Mortgage Problems for First Year Biglaw?

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dingbat
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Re: Mortgage Problems for First Year Biglaw?

Postby dingbat » Tue Apr 17, 2012 10:18 pm

Don't get me w. I'm all for homeownership. But sometimes renting is better.
Also, don't underestimate the costs (better to budget too much than too little)
Buying a $600k home as a first year associate seems a little steep.
Using that time to save for a down payment and figure out if you'll survive the grind long enough to afford your home is a much better idea (yay lockstep)

Anonymous User
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Re: Mortgage Problems for First Year Biglaw?

Postby Anonymous User » Tue Apr 17, 2012 10:19 pm

dingbat wrote:
Anonymous User wrote:OP here. Some are stretching a bit in this thread to make points. 80k for closing costs? 15k for utilities? 18k for repairs? Per year? I own an old house and I have spent 11k total in the four years I've owned it.

Closing costs ate roughly 5% of the purchase price of the home, although it scales down, so $80k would be for a $1.6m+ home (not my estimate. I assume whoever said that included down payment)
I admit flubbing utilities, although my boss spends more than that (he told me his electric is $1k/month)
For repairs, a reasonable estimate is to put away 3% per year(conservative. Your actual costs should be lower). While you don't need it every year, big ticket items (siding, new roof) can cost a lot more, so by putting that much away and saving what you don't use, you'll be ok

$18k was based on an estimated $600k home. How much do you think a new roof would cost? How about a burst pipe, or a blown transformer? I personally haven't had to spend too much either, but I have been quoted for a new roof and I don't look forward to needing to replace that bad boy.


I'm just saying. I have replaced my roof and completely replaced my sewer main and got nowhere near that amount.

And I'm going to be a first year associate. I'm not exactly looking at $1.6M homes. More like 1/4 that.

shoeshine
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Re: Mortgage Problems for First Year Biglaw?

Postby shoeshine » Tue Apr 17, 2012 10:27 pm

OP:

So did you actually get your lender to agree to finance the purchase with less than two years of work history and only one month on the job? Or how did that work out?

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Re: Mortgage Problems for First Year Biglaw?

Postby Anonymous User » Tue Apr 17, 2012 10:30 pm

shoeshine wrote:OP:

So did you actually get your lender to agree to finance the purchase with less than two years of work history and only one month on the job? Or how did that work out?


They will let me close after the first paycheck. So maybe 1-2 weeks in a hotel, but those are training weeks at the main office in a hotel anyway.

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dingbat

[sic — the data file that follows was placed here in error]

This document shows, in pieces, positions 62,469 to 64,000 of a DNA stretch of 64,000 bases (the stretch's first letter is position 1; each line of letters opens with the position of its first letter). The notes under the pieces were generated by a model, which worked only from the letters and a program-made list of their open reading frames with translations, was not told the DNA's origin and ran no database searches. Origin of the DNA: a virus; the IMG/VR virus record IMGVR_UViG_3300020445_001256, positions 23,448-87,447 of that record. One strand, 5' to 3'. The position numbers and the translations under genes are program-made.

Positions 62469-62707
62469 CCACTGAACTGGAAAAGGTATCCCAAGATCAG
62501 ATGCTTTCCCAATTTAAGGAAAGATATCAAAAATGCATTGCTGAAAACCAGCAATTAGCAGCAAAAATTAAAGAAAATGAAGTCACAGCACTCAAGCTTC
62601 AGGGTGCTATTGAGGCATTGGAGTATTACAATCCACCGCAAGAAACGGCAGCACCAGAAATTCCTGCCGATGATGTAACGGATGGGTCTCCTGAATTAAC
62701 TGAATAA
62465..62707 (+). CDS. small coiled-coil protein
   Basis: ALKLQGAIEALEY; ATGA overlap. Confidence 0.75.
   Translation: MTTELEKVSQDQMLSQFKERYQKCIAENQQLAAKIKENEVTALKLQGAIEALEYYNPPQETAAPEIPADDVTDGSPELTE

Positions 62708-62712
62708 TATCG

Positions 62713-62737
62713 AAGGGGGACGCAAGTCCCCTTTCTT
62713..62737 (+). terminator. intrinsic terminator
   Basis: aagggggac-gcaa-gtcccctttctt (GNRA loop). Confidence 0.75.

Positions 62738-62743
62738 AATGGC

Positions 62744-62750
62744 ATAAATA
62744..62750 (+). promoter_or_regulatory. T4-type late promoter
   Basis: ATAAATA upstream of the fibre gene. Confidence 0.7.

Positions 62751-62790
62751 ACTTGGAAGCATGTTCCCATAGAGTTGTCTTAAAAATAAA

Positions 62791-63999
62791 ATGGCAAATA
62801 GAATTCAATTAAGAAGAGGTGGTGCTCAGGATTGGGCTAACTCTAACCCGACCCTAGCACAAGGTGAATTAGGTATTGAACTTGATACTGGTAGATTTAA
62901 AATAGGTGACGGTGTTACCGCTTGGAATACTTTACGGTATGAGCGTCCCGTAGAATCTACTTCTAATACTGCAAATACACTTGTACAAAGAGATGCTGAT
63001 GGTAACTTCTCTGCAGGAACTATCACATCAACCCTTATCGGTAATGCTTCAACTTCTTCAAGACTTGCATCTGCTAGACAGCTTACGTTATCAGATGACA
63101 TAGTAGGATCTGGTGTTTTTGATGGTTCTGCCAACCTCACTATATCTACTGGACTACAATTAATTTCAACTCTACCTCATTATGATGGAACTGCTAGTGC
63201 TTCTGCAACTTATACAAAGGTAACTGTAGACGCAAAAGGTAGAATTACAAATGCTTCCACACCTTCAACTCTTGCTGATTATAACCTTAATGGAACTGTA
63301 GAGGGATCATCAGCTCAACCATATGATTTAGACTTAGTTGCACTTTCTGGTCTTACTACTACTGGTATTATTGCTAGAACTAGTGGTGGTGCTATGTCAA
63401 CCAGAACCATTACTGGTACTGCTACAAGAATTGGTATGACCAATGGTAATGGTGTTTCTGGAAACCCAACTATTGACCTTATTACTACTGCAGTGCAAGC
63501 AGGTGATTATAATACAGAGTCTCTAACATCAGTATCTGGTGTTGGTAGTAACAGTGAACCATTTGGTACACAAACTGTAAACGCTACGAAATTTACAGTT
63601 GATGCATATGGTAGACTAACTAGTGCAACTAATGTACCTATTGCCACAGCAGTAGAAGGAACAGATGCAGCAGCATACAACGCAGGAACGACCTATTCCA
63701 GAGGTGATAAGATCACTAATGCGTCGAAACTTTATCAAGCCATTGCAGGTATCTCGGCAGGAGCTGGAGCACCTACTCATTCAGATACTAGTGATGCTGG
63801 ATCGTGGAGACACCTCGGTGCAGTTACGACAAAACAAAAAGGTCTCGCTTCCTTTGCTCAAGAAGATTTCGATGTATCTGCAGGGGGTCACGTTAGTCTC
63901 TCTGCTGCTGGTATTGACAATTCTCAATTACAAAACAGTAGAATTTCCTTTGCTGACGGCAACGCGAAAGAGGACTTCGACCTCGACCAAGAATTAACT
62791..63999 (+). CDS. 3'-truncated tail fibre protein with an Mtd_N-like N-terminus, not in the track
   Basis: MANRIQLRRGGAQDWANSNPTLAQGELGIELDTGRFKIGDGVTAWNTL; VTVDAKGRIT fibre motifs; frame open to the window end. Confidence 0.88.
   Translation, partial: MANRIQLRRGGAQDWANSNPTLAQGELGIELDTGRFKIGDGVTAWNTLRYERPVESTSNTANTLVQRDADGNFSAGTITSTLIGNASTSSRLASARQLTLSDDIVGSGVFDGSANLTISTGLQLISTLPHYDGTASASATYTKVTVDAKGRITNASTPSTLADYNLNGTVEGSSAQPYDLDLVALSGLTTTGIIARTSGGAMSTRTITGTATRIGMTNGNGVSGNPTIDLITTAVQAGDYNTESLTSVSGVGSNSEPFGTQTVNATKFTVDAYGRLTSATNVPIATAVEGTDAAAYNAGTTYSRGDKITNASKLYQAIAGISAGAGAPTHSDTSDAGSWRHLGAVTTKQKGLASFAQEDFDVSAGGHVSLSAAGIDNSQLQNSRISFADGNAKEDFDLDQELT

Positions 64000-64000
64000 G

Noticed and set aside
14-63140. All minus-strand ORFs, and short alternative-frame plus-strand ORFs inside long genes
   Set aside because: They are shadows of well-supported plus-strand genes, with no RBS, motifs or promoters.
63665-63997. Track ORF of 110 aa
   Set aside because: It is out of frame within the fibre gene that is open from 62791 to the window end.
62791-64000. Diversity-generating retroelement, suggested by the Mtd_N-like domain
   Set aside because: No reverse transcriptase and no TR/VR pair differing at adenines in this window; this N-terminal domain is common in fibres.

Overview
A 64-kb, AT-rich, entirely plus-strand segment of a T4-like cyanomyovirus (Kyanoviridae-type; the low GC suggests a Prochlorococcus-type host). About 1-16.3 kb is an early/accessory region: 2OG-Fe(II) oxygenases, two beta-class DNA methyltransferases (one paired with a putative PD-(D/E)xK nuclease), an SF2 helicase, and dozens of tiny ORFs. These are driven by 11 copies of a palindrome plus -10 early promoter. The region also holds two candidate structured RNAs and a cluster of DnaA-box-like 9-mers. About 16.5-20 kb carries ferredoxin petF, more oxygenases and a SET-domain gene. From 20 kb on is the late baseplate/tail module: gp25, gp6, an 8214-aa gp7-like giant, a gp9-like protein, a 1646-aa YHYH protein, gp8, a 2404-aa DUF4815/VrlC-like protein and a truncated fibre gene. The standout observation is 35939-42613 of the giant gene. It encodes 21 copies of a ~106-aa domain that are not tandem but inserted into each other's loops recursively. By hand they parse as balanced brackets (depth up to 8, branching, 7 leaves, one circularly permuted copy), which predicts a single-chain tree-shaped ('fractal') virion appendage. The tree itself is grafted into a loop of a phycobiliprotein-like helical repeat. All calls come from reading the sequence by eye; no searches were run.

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Re: Mortgage Problems for First Year Biglaw?

Postby dingbat » Tue Apr 17, 2012 10:32 pm

Anonymous User wrote:
dingbat wrote:
Anonymous User wrote:OP here. Some are stretching a bit in this thread to make points. 80k for closing costs? 15k for utilities? 18k for repairs? Per year? I own an old house and I have spent 11k total in the four years I've owned it.

Closing costs ate roughly 5% of the purchase price of the home, although it scales down, so $80k would be for a $1.6m+ home (not my estimate. I assume whoever said that included down payment)
I admit flubbing utilities, although my boss spends more than that (he told me his electric is $1k/month)
For repairs, a reasonable estimate is to put away 3% per year(conservative. Your actual costs should be lower). While you don't need it every year, big ticket items (siding, new roof) can cost a lot more, so by putting that much away and saving what you don't use, you'll be ok

$18k was based on an estimated $600k home. How much do you think a new roof would cost? How about a burst pipe, or a blown transformer? I personally haven't had to spend too much either, but I have been quoted for a new roof and I don't look forward to needing to replace that bad boy.


I'm just saying. I have replaced my roof and completely replaced my sewer main and got nowhere near that amount.

And I'm going to be a first year associate. I'm not exactly looking at $1.6M homes. More like 1/4 that.

1/4*$1.6m=$400k which is reasonable on a $160k salary.
Good luck with the mortgage thingy.

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Re: Mortgage Problems for First Year Biglaw?

Postby Anonymous User » Wed Apr 18, 2012 8:32 am

Agreed. If just starting out and no money for a down payment, lock step will give you a few years to save a fair amount for a down payment. I dont think any k-jd students should be buying right out of law school; unless they have parents that will give them the down payment money.

Fun thread. My point was, there are good ways to take your tax bill down.

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dingbat
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Re: Mortgage Problems for First Year Biglaw?

Postby dingbat » Wed Apr 18, 2012 8:50 am

Anonymous User wrote:Agreed. If just starting out and no money for a down payment, lock step will give you a few years to save a fair amount for a down payment. I dont think any k-jd students should be buying right out of law school; unless they have parents that will give them the down payment money.

Fun thread. My point was, there are good ways to take your tax bill down.

If you ever make the really big bucks, PM me and I can put you in touch with people who'll get your tax bill down far better than that

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kalvano
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Re: Mortgage Problems for First Year Biglaw?